Unemployment and Education Snobs

Steve Rattner presented another interesting set of charts on Morning Joe yesterday.  The charts showed how the unemployment rate and average pay are related to educational attainment.  This is an uncontroversial topic for labor economists; when workers lack marketable skills unemployment is a likely outcome.  For many jobless workers chronic unemployment will continue until they acquire more training and/or education.

The following chart caught my eye.  The current unemployment rate of workers with less than a high school diploma is over 14%, and much higher than the rate for more educated workers.

After seeing this chart and others like it, the guests and hosts on Morning Joe took the easy route and derided Rick Santorum’s comments about education snobs.  I would have been much more interested in a discussion of the following facts:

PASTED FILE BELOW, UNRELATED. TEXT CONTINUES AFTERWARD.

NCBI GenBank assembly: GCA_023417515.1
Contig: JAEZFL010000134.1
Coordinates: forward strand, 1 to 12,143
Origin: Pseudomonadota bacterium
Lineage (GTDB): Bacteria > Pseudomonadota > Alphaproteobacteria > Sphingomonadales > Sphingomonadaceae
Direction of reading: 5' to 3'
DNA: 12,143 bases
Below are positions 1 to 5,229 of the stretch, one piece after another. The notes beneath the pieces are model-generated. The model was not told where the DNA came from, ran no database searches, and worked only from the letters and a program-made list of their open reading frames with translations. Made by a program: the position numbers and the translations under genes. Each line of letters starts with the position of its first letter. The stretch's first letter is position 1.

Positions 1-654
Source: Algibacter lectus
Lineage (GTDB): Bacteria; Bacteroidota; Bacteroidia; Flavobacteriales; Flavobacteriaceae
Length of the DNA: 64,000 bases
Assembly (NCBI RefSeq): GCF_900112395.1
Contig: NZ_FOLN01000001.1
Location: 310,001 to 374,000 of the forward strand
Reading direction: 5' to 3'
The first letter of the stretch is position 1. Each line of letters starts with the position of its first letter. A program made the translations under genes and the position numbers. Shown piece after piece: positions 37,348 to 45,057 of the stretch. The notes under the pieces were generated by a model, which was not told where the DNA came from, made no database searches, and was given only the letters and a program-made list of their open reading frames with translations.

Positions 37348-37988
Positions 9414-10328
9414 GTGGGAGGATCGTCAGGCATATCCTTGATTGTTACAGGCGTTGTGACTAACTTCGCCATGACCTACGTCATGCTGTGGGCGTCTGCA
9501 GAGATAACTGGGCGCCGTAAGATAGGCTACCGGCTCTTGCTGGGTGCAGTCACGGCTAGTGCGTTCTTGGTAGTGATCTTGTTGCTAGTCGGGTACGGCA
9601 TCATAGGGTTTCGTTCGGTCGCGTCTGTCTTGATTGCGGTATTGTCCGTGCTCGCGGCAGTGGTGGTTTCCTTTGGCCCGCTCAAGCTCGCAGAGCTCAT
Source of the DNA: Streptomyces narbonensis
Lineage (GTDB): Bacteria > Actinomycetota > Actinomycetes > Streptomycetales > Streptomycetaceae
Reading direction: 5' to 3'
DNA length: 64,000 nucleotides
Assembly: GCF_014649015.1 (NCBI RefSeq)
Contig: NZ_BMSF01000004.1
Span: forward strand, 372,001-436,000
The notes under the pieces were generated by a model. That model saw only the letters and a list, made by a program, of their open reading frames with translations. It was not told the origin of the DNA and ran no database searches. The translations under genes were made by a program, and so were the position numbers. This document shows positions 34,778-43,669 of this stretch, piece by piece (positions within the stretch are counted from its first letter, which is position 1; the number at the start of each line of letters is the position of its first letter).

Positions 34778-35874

• The unemployment rate is 17.6% for native-born men age 25 to 64 with less than a high school diploma.
  • The unemployment rate is 9.8% for foreign-born men age 25 to 64 with less than a high school diploma.
  • Foreign-born men account for 57% of the employment of men age 25 to 64 with less than a high school diploma.

Most unskilled jobs that do not require a high school diploma are now held by immigrants.  About 2 of 3 employed male immigrants who lack a high school diploma were born in Mexico and more than 5 of 6 are from either Mexico or Latin America.

Workers without a high school diploma have a difficult time finding a job and many of the available jobs are unpleasant and involve manual labor.  Although immigrants from Mexico and Latin America are typically less educated than American workers and face language barriers, they have lower unemployment rates than workers who were born and educated in the United States.  This is an indictment of our education system and our opportunities for vocational training.  It’s time to address our poor record of educating and training the next generation of workers, especially for students who are unlikely to receive a college diploma.

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